• Payment history (35% of your score)
  • Credit utilization (30% of your score)
  • Credit age (15% of your score)
  • Credit mix (10% of your score)
  • Inquiries for credit (10% of your score) 

Because payment history carries the most weight, paying your bills on time each month can help you establish a positive credit history and potentially improve your FICO scores. Paying late, on the other hand, can be damaging to FICO scores. The second most important factor, credit utilization, refers to how much of your available credit you are using at any given time.

It’s worth noting that delinquencies may hurt credit scores even more under the FICO 10 and FICO 10T models. So if you miss payments, you could be more likely to see a significant drop in your credit score than you would under previous FICO scoring models. This is a good incentive to get in the habit of paying bills on time each month.

Credit utilization could also carry more weight with the new scores. Like other FICO scoring models, the updated FICO 10 models should be more favorable toward consumers who maintain a lower credit utilization versus a higher one. Having personal loans may also count against you more with FICO 10 and FICO 10T than it would with older FICO models.

How to Check Your FICO Credit Scores

FICO 10 and FICO 10T credit scores are expected to become available to lenders in 2020. So far, FICO has made no announcement about when (or whether) individual consumers will have access to their FICO 10 and FICO 10T scores. 

For now, you can check your FICO 8 and FICO 9 credit scores by purchasing them through FICO. Alternatively, you may be able to access either of those scores free of charge as a benefit of your credit card. Many credit card companies and banks offer FICO credit score access to their customers.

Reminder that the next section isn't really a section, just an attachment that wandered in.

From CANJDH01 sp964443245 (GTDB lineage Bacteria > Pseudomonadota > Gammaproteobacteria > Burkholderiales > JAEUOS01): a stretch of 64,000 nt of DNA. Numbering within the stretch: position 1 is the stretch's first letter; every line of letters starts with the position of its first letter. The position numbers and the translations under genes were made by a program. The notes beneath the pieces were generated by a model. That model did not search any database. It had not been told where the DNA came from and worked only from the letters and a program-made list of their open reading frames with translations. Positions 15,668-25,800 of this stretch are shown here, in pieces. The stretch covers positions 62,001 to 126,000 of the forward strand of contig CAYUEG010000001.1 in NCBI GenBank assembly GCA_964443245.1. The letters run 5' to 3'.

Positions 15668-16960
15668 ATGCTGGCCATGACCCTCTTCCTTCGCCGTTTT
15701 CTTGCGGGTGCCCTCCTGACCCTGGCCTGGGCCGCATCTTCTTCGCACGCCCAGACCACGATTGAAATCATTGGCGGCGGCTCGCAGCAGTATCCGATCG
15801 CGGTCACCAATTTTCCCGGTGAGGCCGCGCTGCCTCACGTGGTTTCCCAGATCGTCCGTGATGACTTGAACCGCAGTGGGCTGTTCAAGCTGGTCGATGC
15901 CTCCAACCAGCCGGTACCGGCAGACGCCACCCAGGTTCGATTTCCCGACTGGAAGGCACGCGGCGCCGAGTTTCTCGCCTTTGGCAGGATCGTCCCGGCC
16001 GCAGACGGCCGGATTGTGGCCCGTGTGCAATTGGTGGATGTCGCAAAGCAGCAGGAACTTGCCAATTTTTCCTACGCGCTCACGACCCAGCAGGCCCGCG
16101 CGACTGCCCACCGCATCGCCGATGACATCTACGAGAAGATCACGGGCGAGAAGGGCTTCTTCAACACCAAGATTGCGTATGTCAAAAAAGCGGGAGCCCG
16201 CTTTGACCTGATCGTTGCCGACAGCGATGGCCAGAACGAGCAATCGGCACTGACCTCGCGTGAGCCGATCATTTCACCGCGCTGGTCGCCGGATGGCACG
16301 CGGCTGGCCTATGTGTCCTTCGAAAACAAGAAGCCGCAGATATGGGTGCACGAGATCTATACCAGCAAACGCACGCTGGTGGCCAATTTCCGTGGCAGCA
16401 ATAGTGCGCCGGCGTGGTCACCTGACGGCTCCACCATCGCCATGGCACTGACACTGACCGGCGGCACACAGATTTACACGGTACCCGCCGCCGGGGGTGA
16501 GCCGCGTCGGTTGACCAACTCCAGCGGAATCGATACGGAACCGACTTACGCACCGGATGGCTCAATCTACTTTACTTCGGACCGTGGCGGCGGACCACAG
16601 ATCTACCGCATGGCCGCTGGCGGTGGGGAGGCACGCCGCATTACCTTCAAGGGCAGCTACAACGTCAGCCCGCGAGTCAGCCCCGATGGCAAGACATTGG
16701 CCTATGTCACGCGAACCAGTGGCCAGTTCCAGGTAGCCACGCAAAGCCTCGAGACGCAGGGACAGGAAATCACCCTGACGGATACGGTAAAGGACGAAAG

If you have trouble remembering due dates, set up banking alerts or consider automating your bill payments whenever possible to avoid paying late.

How to Improve Your FICO 10 and FICO 10T Credit Scores

If you had a low FICO score before FICO 10 and FICO 10T were introduced, you are unlikely to see any improvement under the new models. Improving your credit scores begins with knowing what works in your favor and what may hurt your score. With all FICO credit scores, taking the following steps can help you improve your credit: 

  • Paying bills on time each month
  • Keeping credit card balances as low as possible
  • Holding off on applying for new credit accounts unless it’s truly necessary
  • Keeping older credit accounts open
  • Using a mix of different credit types

Out of those five, payment history and credit utilization will have the most impact on your FICO 10 and FICO 10T credit scores. Staying on top of due dates and keeping credit card balances low could be most helpful in boosting your scores. Since FICO 10T scores take trended data into account, time may be the best tool you have for building good credit. The longer a history you have of paying bills in a timely manner and maintaining low debt balances, the better.